Went on a repair and the customer said he got a shock off the shower fixture. I tested to see if the water pipe for it was grounded and was getting weird ohm readings. Found later that someone replaced part of the water pipe in the attic with a PVC type which isolated half the water pipe from ground. I ran a #4 ground wire to connect them which grounded it. But not sure where the voltage was getting picked up in it before. Maybe through inductance from wires crossing over it? The customer said he got a good shock off it when he touched the shower head and the metal edge on the shower door. (The shower door edge was not tied to ground at all). Kinda strange. Now that the shower water pipe is grounded there should be no way it can become energized. Any opinions on what might have happened and whether its completely safe now?
The Golden Rule - "The man with the gold makes the rule"
Were there any cables running near and parallel to the pipes in question? If so, then the shocks could have been a result of capacitive coupling. It wouldn't take a lot of capacitance to result in a noticeable tingle to somebody standing wet in the cubicle.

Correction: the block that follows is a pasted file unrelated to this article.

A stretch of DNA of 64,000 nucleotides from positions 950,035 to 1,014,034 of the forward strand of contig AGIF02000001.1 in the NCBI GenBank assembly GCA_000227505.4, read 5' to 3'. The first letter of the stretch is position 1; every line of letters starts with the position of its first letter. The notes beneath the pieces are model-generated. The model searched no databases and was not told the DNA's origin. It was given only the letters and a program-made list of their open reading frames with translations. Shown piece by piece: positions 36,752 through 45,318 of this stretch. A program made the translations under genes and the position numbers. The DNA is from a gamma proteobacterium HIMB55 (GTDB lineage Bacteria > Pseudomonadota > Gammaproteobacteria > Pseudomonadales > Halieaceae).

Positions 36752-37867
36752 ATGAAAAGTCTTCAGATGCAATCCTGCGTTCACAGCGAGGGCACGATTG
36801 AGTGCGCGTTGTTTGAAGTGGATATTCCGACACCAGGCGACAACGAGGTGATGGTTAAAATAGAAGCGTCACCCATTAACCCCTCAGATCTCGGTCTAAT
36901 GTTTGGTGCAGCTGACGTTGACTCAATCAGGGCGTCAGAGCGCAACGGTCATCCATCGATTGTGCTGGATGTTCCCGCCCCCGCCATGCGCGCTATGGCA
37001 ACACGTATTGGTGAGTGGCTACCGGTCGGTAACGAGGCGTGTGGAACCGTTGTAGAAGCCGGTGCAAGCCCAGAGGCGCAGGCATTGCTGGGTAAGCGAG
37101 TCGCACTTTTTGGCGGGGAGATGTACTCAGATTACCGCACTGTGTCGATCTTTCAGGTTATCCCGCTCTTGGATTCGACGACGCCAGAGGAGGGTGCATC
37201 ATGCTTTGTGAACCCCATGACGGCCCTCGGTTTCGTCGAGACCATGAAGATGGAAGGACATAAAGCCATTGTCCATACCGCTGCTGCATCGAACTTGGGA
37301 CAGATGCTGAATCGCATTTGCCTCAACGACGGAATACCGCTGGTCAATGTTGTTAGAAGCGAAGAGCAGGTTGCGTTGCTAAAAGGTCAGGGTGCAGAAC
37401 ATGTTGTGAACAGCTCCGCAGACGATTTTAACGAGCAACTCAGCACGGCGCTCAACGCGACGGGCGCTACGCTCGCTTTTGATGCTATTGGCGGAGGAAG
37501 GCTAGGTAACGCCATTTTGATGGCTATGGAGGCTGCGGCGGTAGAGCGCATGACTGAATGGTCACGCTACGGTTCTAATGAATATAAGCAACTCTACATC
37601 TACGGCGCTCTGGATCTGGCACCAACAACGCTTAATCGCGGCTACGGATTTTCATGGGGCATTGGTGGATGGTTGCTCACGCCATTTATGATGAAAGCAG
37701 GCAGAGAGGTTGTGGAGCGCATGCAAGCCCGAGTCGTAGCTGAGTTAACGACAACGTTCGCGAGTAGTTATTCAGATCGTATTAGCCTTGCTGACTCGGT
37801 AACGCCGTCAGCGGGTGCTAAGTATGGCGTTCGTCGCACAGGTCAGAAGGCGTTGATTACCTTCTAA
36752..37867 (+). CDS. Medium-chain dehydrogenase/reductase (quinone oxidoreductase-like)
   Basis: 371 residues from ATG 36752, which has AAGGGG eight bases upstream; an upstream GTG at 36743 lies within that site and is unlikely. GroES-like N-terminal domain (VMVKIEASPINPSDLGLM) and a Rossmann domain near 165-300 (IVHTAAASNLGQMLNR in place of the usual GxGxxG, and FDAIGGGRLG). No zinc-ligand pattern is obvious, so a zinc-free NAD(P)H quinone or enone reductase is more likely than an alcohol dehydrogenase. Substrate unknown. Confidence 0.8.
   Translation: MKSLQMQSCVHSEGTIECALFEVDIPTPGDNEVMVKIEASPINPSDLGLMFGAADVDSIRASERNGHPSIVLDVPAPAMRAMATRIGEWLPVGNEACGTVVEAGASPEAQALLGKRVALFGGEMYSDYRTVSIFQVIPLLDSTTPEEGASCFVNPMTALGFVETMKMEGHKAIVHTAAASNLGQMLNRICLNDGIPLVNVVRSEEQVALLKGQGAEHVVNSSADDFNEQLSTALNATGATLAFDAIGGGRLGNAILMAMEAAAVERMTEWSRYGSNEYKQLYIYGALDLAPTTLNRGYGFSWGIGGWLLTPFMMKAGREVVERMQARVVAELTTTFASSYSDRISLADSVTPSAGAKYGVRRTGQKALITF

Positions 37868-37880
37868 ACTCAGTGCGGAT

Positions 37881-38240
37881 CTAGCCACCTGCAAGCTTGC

Re: Shock from shower fixture#27443 07/16/0306:17 AM07/16/0306:17 AM
About 2 years ago a local man was killed in his shower. The culprit was the shower rod, which had long screws anchoring it, and one of those screws had pierced a cable and was energized. Maybe you should take a reading between the shower door and the cold water/drain pipes.
Re: Shock from shower fixture#27444 07/16/0307:55 AM07/16/0307:55 AM
I've received a shock from a tub faucet caused by shorted well pump, and this was after the metal pipe had run through the ground several hundred feet and was bonded. So I no longer trust that grounding a pipe will stop the current from being felt.
Re: Shock from shower fixture#27449 07/17/0302:34 PM07/17/0302:34 PM